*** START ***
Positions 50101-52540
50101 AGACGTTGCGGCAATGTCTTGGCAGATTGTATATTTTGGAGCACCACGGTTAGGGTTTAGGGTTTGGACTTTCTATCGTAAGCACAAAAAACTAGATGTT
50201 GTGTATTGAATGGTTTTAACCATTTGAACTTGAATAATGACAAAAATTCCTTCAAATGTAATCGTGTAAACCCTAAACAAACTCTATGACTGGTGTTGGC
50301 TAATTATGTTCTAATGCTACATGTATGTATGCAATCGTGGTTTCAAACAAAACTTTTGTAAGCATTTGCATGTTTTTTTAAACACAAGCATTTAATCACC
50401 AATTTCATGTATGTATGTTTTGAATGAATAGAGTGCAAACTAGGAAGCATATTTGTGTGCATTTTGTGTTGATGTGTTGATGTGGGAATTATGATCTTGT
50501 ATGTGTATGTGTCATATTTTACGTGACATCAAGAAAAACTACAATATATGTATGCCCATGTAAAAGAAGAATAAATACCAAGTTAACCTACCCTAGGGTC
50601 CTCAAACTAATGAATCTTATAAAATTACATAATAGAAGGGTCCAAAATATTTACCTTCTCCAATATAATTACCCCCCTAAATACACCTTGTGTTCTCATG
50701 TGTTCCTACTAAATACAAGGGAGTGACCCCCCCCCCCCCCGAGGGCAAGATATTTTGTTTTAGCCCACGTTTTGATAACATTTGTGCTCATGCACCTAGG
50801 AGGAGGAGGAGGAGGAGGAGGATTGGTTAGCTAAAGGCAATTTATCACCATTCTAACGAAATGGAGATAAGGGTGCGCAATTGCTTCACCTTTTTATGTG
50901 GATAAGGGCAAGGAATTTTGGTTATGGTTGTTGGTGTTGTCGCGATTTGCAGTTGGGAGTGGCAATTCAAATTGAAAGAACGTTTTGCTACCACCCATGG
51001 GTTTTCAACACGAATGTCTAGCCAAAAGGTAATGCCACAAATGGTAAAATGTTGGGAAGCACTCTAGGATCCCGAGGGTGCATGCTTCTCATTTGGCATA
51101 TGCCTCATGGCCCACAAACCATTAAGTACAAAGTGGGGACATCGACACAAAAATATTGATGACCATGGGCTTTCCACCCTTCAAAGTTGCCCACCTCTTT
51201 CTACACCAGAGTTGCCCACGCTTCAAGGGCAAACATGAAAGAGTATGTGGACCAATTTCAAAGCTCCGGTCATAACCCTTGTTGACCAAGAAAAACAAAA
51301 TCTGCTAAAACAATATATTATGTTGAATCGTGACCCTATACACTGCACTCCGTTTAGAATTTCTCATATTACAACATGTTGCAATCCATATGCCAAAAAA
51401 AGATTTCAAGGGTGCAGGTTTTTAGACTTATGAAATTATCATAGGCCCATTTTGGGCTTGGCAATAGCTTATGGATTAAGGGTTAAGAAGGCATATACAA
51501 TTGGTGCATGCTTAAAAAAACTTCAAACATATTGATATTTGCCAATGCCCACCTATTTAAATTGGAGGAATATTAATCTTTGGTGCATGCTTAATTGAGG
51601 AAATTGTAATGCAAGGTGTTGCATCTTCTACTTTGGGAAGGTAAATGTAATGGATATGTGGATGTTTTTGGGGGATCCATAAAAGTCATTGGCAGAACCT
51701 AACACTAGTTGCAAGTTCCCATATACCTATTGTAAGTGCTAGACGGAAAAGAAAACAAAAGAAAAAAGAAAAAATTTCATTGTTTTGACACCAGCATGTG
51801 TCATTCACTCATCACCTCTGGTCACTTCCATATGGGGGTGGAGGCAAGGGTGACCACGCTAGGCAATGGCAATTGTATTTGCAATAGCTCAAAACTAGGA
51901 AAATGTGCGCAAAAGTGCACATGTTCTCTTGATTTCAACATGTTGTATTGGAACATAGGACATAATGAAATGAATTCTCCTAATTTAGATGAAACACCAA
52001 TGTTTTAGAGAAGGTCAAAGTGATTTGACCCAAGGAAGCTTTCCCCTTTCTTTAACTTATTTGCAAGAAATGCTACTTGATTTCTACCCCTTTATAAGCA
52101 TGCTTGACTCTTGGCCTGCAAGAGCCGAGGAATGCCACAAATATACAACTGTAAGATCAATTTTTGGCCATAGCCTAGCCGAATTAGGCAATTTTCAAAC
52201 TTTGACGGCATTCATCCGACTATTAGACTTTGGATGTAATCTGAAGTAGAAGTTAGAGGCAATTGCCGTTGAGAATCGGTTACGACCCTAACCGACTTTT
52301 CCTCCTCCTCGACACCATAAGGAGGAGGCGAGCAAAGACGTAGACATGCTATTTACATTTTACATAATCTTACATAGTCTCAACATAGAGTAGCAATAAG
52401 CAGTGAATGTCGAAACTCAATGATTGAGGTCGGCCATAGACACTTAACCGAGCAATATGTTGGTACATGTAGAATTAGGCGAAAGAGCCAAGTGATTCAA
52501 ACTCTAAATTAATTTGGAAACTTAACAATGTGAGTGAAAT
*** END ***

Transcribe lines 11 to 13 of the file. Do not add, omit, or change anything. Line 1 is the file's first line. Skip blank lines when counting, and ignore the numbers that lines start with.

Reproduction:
51001 GTTTTCAACACGAATGTCTAGCCAAAAGGTAATGCCACAAATGGTAAAATGTTGGGAAGCACTCTAGGATCCCGAGGGTGCATGCTTCTCATTTGGCATA
51101 TGCCTCATGGCCCACAAACCATTAAGTACAAAGTGGGGACATCGACACAAAAATATTGATGACCATGGGCTTTCCACCCTTCAAAGTTGCCCACCTCTTT
51201 CTACACCAGAGTTGCCCACGCTTCAAGGGCAAACATGAAAGAGTATGTGGACCAATTTCAAAGCTCCGGTCATAACCCTTGTTGACCAAGAAAAACAAAA